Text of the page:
With 20 million homeless, U.N. head urges speedy aid for Pakistan flood victims
ISLAMABAD, PAKISTAN -- U.N. Secretary-General Ban Ki-moon said Sunday that he has never seen anything like the flood disaster in Pakistan after surveying the devastation and urged foreign donors to speed up assistance to the 20 million people made homeless.
Ban's comments reflect the concern of the international community about the unfolding disaster in Pakistan, which is battling al-Qaeda and Taliban militants, has a weak and unpopular government, and an anemic economy propped up by international assistance.
"This has been a heart-wrenching day for me," Ban said after flying over the hard-hit areas with President Asif Ali Zardari. "I will never forget the destruction and suffering I have witnessed today. In the past I have witnessed many natural disasters around the world, but nothing like this."
The floods that began more than two weeks ago in Pakistan's mountainous northwest have hit about one-quarter of the country, especially its agricultural heartland. While the death toll of 1,500 is relatively small, the number of people whose lives have been disrupted is staggering.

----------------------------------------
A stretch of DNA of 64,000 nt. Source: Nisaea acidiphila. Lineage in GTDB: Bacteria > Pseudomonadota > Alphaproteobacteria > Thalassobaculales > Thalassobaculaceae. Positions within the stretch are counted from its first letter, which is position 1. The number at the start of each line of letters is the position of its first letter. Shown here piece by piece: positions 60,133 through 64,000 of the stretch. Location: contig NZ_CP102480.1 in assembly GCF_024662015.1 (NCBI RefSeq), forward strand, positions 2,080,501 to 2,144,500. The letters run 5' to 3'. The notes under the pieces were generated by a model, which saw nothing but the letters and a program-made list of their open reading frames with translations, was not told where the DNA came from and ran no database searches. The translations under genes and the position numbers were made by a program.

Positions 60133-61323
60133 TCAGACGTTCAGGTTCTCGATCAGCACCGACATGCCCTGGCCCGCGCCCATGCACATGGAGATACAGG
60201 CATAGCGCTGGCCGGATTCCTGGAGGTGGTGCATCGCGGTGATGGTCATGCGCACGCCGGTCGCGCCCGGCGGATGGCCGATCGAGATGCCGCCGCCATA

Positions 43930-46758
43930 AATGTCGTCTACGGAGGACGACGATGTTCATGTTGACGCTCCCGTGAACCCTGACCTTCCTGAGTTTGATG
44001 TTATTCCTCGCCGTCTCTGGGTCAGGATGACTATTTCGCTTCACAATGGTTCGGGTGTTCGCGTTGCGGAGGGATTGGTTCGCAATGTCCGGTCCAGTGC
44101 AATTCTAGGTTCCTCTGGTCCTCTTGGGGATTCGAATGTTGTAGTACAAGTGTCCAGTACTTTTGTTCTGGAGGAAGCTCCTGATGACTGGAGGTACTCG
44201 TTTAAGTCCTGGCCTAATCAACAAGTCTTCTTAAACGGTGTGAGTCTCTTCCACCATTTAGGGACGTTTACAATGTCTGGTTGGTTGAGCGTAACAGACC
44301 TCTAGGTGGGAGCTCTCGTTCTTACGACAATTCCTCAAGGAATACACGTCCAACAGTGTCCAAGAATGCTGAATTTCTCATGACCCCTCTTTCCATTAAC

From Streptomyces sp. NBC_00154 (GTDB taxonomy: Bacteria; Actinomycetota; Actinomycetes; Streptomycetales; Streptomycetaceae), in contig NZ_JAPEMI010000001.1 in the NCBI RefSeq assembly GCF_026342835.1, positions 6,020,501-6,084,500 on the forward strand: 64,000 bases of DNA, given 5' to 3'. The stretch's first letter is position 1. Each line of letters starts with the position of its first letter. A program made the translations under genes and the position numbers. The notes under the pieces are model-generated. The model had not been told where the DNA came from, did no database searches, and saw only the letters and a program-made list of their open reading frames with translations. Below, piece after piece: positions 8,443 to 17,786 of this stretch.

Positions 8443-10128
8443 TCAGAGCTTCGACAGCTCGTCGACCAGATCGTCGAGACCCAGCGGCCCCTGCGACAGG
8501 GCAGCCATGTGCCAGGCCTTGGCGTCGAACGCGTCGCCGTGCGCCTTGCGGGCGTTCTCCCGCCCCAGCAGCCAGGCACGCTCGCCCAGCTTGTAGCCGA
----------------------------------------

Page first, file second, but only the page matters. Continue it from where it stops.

The U.N. has appealed for an initial $460 million to provide relief, but only 20 percent has been given. Once the floods recede, billions more will be needed for reconstruction and getting people back to work in the already-poor nation of 170 million people.
"Waves of flood must be met with waves of support from the world," Ban said. He noted that visa restrictions had been eased for humanitarian workers and that they could get visas on arrival at Pakistan airports.
-- Associated Press